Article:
Ryan Malone has been a teammate of Hall's dating back to the 2007-08 season when both played for the Pittsburgh Penguins. Consider him not surprised by Hall's work on the PK -- citing Hall's commitment to detail as one of the reasons for his success.

"There's not one day that before practice that he doesn't do his stretching routine and he's not committed to his warmup process," Malone said. "Even if we had our rookie dinner the night before, he's there before practice doing his routine. He's probably one of very few players who off the ice is dedicated like that."
Hall has come to realize that his dedication and attention to detail are vital to keeping him in the NHL.

"It is just something that has developed over the years. It is just little things to get your body warmed up and activated," he said. "I've talked about it with some of the younger guys now. It is pretty funny to think of my rookie year and first couple of years I'd just come to the rink, go to meetings and sit in my stall and talk to trainers or see what's going on and just go out and play a game. You think back, and think how many of those games were one-goal games where I could have had a little more jump to start the game? You can't afford to take a period off.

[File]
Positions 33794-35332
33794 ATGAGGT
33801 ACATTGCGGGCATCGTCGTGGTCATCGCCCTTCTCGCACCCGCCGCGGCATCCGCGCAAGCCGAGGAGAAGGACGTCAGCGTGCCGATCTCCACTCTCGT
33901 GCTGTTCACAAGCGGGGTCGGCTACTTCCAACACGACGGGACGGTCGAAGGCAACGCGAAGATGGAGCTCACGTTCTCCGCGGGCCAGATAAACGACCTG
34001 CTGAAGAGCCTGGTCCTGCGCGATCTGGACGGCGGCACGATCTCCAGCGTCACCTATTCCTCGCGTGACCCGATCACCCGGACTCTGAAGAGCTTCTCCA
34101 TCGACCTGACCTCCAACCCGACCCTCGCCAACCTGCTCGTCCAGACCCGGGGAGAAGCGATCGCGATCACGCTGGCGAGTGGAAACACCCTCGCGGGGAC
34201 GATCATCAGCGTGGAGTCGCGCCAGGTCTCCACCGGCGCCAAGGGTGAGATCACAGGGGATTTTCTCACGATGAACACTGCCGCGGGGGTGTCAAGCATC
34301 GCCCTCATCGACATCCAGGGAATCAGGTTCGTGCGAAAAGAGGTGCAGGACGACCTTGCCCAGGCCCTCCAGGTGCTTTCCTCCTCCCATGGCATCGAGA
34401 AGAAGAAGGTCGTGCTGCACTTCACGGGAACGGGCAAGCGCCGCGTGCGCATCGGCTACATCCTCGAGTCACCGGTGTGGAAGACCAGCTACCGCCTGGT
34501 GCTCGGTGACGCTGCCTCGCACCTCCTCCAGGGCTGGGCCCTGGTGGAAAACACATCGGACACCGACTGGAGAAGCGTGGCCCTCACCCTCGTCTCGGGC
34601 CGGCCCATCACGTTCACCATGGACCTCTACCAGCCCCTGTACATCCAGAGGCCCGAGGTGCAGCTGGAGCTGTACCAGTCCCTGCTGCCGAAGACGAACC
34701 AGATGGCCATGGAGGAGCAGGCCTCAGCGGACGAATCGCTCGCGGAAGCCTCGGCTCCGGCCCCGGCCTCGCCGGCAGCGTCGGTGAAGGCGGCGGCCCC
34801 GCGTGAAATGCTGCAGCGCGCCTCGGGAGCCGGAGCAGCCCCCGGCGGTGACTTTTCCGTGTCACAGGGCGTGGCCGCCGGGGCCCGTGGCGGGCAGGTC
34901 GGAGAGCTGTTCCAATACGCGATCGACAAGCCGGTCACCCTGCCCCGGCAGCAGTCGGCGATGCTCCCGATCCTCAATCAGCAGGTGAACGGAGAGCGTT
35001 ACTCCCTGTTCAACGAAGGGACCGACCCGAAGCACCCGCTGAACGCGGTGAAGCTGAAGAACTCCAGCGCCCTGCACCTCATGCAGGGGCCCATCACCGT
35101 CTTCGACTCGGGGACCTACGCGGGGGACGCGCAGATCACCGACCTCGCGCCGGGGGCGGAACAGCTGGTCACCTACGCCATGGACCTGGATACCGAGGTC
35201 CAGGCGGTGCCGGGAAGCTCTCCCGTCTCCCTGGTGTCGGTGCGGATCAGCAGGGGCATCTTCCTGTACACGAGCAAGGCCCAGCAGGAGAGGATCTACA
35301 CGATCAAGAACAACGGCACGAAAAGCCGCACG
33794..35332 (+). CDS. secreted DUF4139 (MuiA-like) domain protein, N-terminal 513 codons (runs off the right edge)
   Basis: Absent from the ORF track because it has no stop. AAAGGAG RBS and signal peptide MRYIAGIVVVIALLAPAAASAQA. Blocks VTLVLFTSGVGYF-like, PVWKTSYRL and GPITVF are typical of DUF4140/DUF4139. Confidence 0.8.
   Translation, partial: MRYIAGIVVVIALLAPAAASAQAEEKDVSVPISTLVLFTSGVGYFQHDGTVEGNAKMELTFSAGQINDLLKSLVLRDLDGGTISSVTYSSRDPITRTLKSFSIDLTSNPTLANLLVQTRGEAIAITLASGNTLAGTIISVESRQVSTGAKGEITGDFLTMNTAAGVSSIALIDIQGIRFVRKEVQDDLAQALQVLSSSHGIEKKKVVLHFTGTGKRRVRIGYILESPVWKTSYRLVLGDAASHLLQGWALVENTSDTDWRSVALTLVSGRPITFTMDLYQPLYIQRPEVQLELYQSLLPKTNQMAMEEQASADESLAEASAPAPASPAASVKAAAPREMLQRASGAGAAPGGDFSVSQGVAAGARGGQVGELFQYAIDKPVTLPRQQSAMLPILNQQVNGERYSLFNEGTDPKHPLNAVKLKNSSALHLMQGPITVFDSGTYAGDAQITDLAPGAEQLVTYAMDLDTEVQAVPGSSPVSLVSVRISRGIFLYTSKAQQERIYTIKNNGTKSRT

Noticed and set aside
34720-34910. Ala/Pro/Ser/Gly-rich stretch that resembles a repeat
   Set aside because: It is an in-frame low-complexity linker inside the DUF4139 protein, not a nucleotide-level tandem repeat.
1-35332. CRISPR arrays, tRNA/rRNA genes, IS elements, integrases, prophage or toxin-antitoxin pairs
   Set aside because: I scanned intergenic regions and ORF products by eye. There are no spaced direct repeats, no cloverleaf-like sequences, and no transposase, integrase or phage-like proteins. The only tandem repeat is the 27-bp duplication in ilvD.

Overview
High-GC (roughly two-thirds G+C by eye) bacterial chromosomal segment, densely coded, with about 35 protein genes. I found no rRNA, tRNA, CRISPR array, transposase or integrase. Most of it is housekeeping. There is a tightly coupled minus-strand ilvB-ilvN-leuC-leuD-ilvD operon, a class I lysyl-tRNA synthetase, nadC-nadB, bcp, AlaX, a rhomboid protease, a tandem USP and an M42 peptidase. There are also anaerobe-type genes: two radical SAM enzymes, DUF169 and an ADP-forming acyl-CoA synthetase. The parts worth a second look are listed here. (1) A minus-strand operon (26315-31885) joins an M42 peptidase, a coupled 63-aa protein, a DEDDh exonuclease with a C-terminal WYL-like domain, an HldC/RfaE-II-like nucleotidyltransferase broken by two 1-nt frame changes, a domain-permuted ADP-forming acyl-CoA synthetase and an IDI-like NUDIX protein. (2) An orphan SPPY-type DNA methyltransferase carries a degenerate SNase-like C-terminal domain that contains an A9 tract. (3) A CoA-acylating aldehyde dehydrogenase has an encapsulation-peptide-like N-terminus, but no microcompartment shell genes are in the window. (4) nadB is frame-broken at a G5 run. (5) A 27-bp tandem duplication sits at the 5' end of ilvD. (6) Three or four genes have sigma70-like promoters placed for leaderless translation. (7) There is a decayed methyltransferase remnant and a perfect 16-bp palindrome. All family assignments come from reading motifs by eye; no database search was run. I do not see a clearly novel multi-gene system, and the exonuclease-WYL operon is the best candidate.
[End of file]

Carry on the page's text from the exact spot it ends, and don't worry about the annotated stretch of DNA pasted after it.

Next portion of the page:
"Over the years it is just something that I've developed a routine where I know it is a consistent thing where I know it is going to get me to a place where I feel really good for the drop of the puck."

Quote of the Day

When I first became captain here, Monsieur Beliveau came to me and said, 'You're going to be fine. You don't have to change, you got selected because of who you are.'

— Saku Koivu on Thursday, recalling what he was told by the late Jean Beliveau when he was named Canadiens captain in 1999